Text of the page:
Nick lays down the building blocks for sweep picking. Precision and relaxation are crucial when it comes to this technique.

Length: 21:27 Difficulty: 2.5 Members Only
Lesson 4

Alternate Picking - Part 2

Alternate Picking Part 2 will build up your technique by adding a second string.

Length: 21:23 Difficulty: 2.0 Members Only
Lesson 5

Legato Playing - Part 2

Nick takes Legato playing a step further with more advanced examples such as full scale patterns.

Length: 33:43 Difficulty: 2.5 Members Only
Lesson 6

Sweep Picking and Arpeggios - Part 2

Nick teaches you some new sweep picking licks and demonstrates how to connect arpeggios together.

Length: 24:48 Difficulty: 2.5 Members Only
Lesson 7

Alternate Picking Part 3

Nick covers 5 practice sequences in the key of A major that will beef up your alternate picking technique.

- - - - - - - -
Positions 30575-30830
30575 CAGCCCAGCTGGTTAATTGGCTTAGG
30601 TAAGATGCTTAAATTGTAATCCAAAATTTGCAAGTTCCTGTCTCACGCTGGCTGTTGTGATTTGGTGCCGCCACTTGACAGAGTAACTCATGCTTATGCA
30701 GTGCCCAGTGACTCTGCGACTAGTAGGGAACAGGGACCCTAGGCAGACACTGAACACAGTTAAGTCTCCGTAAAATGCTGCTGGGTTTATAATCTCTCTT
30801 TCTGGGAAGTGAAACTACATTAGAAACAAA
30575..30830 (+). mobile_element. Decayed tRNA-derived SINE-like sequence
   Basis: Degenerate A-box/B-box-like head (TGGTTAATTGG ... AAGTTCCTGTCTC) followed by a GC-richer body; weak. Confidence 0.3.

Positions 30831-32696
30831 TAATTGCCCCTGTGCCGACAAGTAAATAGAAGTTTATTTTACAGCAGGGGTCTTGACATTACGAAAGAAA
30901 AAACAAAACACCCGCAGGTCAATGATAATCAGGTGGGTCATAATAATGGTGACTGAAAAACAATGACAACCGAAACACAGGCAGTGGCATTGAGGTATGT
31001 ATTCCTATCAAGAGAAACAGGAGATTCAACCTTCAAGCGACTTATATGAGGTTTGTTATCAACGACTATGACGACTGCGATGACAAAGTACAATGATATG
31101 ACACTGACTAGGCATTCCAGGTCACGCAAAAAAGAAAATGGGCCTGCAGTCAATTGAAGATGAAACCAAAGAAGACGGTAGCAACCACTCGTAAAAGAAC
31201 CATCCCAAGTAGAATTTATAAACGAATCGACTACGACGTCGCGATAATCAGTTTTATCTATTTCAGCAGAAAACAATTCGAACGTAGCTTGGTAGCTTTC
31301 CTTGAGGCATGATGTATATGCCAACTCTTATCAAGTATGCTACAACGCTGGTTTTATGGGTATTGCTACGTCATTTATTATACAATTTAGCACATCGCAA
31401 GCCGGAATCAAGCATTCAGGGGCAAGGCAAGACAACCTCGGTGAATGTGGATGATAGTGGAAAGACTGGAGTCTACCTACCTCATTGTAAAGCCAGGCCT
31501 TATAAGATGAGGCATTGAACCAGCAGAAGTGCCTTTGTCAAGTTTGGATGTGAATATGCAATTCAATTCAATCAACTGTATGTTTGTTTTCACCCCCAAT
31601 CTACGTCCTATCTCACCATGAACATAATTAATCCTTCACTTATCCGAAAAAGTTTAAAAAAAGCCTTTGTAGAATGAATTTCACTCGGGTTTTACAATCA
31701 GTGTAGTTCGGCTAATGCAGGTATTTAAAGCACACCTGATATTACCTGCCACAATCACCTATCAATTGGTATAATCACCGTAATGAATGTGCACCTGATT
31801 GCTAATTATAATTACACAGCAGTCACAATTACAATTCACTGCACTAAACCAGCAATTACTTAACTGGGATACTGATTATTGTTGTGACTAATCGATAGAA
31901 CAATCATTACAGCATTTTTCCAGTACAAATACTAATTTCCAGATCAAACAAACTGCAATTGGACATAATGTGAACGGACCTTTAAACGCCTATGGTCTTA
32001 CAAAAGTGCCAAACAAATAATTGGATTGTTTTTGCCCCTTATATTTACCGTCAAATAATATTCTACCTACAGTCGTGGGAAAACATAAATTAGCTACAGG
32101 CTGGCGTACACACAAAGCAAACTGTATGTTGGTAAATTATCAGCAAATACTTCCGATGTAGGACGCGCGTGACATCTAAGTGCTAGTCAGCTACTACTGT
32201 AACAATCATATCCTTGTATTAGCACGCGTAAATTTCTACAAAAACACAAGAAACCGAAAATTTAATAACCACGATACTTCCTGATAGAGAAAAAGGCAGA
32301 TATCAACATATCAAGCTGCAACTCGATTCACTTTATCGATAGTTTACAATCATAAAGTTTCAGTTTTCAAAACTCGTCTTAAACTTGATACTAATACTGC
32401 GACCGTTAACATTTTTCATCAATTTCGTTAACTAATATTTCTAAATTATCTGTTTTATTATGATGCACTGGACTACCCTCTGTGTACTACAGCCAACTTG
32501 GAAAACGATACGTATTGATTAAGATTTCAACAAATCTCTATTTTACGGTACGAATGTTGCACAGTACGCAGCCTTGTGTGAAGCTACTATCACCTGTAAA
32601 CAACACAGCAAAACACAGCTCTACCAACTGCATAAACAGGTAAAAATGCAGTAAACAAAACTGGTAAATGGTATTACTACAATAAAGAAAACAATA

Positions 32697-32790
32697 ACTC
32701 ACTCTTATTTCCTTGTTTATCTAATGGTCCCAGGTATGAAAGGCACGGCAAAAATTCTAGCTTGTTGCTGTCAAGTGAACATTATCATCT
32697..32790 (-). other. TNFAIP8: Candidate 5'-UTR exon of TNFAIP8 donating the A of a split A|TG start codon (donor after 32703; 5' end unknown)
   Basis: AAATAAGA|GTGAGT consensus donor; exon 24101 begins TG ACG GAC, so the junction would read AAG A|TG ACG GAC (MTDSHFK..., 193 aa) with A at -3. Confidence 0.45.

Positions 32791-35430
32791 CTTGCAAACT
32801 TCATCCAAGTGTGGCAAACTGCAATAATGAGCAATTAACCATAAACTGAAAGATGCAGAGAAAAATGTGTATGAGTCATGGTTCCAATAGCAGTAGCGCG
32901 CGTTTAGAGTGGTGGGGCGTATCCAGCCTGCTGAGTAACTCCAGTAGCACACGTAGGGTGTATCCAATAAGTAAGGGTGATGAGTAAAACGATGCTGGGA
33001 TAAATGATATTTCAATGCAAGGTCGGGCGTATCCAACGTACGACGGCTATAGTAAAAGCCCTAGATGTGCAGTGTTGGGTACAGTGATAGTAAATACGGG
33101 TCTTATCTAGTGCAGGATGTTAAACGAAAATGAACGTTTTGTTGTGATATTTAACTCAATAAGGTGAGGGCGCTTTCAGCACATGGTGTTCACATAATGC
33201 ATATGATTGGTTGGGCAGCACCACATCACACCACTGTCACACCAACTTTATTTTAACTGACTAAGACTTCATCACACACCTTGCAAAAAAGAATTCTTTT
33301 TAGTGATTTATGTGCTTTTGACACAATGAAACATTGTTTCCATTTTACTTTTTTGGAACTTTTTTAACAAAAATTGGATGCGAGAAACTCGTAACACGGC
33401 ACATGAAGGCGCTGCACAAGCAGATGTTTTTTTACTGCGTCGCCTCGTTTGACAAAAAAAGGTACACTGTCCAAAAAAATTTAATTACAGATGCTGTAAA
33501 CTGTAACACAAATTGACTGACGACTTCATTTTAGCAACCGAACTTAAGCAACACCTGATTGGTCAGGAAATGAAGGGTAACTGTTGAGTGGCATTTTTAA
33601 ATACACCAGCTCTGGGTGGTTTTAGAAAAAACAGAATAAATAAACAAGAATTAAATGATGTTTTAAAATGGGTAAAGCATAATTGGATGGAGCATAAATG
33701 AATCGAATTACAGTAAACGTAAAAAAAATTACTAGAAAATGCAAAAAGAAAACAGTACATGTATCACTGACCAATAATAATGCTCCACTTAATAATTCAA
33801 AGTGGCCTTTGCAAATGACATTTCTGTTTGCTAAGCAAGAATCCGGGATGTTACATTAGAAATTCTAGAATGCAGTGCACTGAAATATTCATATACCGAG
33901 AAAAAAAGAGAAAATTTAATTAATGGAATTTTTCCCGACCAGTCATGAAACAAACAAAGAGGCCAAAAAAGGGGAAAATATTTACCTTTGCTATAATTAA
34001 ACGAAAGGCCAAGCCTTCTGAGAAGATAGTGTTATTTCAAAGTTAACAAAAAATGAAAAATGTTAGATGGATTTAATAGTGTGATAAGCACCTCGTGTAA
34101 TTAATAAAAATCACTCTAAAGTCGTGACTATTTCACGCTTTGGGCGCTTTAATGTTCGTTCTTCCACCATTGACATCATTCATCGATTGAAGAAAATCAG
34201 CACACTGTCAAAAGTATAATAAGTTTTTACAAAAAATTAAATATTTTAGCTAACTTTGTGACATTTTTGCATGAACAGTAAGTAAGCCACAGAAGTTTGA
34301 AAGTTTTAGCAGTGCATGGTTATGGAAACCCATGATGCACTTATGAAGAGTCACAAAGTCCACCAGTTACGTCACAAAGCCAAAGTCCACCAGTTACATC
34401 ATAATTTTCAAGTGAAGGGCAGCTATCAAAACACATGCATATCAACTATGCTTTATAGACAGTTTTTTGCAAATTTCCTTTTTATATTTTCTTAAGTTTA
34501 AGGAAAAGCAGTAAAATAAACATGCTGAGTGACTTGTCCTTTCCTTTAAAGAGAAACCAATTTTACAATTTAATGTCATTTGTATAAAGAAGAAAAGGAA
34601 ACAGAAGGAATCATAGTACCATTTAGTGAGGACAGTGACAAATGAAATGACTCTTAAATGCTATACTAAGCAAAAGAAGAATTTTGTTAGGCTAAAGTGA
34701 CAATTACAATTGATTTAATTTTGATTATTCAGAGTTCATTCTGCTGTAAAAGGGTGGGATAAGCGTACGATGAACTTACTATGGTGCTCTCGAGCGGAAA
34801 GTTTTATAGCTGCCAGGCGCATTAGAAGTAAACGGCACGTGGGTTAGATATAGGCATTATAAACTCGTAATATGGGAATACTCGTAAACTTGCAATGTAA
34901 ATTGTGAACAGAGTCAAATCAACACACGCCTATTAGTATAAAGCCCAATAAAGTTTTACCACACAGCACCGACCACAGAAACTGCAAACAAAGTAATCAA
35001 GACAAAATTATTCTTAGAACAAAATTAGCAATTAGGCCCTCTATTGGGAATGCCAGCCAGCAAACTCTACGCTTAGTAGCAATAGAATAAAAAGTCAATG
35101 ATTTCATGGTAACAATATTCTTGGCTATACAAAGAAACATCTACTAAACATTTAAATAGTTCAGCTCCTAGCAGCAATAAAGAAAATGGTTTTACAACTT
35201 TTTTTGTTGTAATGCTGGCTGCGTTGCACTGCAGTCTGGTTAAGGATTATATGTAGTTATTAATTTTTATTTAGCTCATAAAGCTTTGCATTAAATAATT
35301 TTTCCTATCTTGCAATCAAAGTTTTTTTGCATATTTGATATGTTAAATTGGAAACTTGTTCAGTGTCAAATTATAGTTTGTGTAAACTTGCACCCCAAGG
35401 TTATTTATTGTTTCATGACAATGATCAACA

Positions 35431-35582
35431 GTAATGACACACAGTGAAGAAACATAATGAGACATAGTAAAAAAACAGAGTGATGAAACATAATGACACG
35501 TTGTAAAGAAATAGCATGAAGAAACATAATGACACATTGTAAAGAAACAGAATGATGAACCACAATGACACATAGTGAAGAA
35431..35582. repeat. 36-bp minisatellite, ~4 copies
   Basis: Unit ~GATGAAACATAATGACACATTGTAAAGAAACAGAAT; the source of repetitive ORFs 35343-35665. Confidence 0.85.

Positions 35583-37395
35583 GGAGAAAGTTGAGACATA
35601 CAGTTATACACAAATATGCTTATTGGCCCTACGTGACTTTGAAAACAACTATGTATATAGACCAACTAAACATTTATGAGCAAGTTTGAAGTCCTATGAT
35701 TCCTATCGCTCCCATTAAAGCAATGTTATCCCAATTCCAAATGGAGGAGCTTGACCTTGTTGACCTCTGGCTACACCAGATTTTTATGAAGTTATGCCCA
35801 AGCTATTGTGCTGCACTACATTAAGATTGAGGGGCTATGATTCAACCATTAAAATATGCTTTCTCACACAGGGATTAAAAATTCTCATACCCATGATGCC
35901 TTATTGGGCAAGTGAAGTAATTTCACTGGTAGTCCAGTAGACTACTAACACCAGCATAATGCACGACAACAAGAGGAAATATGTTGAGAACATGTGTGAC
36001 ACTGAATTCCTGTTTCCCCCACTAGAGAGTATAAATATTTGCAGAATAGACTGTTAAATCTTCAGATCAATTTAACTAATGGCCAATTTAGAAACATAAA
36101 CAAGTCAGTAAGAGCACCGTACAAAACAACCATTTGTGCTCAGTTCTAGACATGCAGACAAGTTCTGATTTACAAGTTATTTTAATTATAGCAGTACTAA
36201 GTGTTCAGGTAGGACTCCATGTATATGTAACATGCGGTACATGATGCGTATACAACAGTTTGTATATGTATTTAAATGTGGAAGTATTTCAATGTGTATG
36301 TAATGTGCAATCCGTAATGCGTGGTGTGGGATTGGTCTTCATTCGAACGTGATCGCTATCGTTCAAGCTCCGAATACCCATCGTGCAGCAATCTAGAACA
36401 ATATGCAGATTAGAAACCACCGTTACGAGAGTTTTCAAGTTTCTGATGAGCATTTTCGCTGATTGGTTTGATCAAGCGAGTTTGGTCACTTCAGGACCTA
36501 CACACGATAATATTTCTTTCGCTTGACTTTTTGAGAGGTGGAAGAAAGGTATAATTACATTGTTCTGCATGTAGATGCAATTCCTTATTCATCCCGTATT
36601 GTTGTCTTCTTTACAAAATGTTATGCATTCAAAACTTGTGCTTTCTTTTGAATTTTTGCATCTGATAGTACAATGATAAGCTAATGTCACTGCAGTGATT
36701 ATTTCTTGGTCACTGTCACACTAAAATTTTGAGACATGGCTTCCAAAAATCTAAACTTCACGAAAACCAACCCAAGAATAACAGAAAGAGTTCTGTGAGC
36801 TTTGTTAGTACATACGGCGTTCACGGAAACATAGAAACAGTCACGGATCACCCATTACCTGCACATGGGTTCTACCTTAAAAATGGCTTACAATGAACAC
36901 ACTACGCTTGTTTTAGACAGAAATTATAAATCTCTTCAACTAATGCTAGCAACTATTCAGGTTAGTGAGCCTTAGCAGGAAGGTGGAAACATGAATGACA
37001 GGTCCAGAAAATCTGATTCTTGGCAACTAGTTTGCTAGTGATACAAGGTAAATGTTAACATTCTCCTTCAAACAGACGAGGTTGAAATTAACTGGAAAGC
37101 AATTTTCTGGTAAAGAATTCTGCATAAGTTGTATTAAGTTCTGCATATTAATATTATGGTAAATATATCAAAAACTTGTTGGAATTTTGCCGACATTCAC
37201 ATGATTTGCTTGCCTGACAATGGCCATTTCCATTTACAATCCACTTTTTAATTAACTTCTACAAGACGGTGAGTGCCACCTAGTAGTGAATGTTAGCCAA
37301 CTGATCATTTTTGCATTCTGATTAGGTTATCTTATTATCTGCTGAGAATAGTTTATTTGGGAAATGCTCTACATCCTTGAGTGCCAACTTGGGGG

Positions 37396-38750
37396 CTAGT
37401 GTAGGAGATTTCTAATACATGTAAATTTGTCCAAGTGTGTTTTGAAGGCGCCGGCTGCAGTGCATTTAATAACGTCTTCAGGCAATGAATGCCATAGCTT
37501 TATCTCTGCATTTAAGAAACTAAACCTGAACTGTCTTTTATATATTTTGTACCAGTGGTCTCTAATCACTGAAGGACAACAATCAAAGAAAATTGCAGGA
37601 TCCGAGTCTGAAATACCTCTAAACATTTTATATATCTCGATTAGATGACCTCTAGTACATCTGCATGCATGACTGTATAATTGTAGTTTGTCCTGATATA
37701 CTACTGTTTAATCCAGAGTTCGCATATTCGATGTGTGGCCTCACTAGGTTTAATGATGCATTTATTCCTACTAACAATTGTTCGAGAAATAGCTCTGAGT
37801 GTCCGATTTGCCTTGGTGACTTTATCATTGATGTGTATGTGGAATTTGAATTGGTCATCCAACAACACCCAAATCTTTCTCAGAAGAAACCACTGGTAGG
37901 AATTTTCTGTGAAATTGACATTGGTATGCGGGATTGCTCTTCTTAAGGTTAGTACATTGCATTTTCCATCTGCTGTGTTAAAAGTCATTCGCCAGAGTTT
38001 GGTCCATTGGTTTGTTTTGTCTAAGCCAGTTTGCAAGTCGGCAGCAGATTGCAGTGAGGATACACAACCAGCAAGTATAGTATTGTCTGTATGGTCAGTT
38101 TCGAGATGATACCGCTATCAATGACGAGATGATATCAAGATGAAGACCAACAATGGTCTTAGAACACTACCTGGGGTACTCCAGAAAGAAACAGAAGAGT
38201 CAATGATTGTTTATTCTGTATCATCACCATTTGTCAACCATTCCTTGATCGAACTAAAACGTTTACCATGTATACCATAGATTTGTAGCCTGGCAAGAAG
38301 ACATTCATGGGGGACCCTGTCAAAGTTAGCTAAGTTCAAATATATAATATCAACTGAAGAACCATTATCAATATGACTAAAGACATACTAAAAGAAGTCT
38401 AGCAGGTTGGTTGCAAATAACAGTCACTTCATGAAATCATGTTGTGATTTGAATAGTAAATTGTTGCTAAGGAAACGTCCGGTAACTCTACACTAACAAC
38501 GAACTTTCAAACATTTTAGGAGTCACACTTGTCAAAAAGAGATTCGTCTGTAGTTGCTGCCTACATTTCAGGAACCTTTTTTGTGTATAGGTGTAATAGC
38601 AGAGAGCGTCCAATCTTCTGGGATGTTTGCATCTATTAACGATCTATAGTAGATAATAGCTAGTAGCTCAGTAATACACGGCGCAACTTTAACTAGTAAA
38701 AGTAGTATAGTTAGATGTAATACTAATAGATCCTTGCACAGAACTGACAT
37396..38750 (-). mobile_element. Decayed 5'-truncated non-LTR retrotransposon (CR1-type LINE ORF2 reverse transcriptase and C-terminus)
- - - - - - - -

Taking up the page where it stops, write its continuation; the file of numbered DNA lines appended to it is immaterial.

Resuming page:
Length: 36:18 Difficulty: 1.5 Members Only
Lesson 8

Sweep Picking part 3

Nick teaches the basics of sweep picking with exercises that have helped him.

Length: 22:18 Difficulty: 2.0 Members Only
Lesson 9

Pentatonic Sequences and Techniques

Nick teaches exercises and techniques for the B Minor Pentatonic scale.

Length: 21:10 Difficulty: 2.0 Members Only

About Nick Greathouse View Full Biography Nick Greathouse was born on December 11th, 1980 in Canton, Ohio. He was exposed to many different musical styles from a very young age. Growing up in the "MTV generation" some of his earliest memories involve watching Van Halen, Bon Jovi, Def Leppard, and Guns n' Roses with his brother and cousin. His mother played piano, sang and filled the house with the sounds of singer-songwriters Cat Stevens, Jackson Browne and Elton John and his father was always listening to country music along with classic rockers Tom Petty and Bob Seger. He never had to look far to hear great music.